The liquid crystal display according to the present invention can include additional member(s) on the visible side optical film (polarizing plate). The member can be selected from, for example, a diffusion plate, an anti-glare layer, an antireflection film, a protective layer, and a protective plate. Alternatively, a compensating retardation plate or the like can be disposed suitably between the liquid crystal cell and the polarizing plate in the liquid crystal panel.

The polarizing plate with optical compensation function according to the present invention can be used not only in the above-described liquid crystal display but also in, for example, self-light-emitting displays such as an organic electroluminescence (EL) display, a plasma display (PD) and a field emission display (FED).

The following is a specific description of an electroluminescence (EL) display comprising a polarizing plate with optical compensation function according to the present invention. The EL display of the present invention is a display having the polarizing plate with optical compensation function according to the present invention, and can be either an organic EL display or an inorganic EL display.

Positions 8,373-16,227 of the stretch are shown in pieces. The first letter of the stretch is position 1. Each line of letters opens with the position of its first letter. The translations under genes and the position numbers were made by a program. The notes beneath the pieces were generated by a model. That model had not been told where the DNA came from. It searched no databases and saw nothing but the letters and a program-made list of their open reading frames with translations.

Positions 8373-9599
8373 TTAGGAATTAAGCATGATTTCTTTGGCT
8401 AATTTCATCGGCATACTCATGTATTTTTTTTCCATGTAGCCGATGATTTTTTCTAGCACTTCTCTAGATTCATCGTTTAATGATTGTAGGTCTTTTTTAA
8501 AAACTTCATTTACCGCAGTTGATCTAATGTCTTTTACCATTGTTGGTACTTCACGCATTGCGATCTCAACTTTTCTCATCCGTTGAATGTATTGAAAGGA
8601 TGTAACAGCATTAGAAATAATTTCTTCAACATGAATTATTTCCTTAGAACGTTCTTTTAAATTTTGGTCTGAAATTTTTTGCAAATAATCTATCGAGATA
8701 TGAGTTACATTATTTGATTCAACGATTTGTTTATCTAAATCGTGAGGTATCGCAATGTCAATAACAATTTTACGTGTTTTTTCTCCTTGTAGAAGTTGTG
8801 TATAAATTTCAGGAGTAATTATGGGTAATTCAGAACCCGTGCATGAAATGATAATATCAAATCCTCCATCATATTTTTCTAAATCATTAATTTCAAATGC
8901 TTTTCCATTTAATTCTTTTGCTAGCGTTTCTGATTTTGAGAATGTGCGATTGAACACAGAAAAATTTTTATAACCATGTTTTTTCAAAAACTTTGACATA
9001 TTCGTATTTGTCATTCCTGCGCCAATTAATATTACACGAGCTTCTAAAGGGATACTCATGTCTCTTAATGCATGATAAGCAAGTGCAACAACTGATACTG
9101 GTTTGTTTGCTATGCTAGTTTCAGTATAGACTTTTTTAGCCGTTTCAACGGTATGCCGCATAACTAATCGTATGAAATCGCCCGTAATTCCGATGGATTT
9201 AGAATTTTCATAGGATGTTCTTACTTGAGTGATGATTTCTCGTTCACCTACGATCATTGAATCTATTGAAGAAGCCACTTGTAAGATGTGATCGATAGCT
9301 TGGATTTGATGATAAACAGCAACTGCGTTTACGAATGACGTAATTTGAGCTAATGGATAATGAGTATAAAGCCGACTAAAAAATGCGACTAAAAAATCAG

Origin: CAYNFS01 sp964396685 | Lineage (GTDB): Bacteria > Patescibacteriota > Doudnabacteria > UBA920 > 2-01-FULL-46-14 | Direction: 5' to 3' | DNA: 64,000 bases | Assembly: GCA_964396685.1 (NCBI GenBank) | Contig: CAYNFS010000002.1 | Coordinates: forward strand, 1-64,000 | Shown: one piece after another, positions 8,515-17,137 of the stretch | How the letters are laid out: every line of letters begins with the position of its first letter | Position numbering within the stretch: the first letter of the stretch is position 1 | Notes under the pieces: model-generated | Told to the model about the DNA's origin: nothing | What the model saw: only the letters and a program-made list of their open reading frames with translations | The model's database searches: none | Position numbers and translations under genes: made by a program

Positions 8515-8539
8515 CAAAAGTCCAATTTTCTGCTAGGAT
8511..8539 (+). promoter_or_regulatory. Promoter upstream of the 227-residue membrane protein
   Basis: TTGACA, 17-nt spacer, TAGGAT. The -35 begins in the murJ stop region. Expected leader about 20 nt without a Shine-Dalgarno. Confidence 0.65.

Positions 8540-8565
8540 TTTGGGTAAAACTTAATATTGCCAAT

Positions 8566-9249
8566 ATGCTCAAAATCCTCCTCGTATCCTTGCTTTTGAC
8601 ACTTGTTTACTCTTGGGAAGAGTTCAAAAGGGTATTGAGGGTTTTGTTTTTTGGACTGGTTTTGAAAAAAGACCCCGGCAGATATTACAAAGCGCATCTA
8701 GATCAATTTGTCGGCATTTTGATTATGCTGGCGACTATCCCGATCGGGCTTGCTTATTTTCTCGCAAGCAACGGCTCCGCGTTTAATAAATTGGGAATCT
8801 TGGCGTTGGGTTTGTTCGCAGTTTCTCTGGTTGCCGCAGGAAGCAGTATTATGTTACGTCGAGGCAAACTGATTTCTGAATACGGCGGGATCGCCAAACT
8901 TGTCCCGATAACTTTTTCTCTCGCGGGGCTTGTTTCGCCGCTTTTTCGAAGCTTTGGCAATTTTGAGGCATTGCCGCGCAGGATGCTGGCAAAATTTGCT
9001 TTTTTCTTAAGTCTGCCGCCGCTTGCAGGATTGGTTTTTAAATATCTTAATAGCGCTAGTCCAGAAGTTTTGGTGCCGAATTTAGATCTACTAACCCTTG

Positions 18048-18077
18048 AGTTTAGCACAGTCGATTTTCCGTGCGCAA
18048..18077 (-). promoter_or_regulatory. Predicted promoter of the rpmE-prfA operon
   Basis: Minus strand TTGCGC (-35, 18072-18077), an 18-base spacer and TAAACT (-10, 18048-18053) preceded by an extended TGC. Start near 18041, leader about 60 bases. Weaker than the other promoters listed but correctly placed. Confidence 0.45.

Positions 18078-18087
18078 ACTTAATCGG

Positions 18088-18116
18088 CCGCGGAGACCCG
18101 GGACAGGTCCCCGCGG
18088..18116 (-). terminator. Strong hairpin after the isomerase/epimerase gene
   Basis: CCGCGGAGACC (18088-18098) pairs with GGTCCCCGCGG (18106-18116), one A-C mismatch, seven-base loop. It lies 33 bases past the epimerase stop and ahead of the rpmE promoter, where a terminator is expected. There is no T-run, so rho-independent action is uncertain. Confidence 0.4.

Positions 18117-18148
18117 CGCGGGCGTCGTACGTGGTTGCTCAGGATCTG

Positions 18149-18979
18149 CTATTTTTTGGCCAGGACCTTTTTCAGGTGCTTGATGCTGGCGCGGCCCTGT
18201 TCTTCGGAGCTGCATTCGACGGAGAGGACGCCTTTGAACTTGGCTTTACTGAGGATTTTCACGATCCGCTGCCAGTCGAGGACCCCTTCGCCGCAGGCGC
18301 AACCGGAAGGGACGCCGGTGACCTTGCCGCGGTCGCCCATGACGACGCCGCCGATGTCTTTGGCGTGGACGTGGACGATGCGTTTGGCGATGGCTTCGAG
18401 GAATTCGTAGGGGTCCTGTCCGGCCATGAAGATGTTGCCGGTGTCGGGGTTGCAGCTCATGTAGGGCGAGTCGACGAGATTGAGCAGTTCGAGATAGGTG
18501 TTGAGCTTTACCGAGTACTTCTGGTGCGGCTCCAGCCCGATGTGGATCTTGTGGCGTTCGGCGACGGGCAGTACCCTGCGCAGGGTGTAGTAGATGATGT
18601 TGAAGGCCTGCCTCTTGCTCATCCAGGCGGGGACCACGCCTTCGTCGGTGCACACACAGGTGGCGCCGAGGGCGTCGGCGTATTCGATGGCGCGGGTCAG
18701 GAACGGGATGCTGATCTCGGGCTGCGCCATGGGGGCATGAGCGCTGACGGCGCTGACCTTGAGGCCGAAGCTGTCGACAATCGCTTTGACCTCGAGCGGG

In recent EL displays, for preventing reflection from an electrode in a black state in an EL display, use of an optical film such as a polarizer and a polarizing plate as well as a λ/4 plate is proposed. The polarizing plate with optical compensation function according to the present invention are especially useful when linearly polarized light, circularly polarized light or elliptically polarized light is emitted from an EL layer. The polarizing plate with optical compensation function according to the present invention is especially useful even when an oblique light beam is partially polarized even in the case where natural light is emitted in a front direction.

First, a typical organic EL display will be explained below. In general, such an organic EL display has a luminant (organic EL ruminant) that is prepared by laminating a transparent electrode, an organic lumuiant layer and a metal electrode in this order on a transparent substrate. Here, the organic luminant layer is a laminate of various organic thin films. Examples thereof include various combinations such as a laminate of a hole injection layer made of a triphenylamine derivative or the like and a luminant layer made of a phosphorous organic solid such as anthracene; a laminate of the luminant layer and an electron injection layer made of a perylene derivative or the like; and a laminate of the hole injection layer, the luminant layer and the electron injection layer.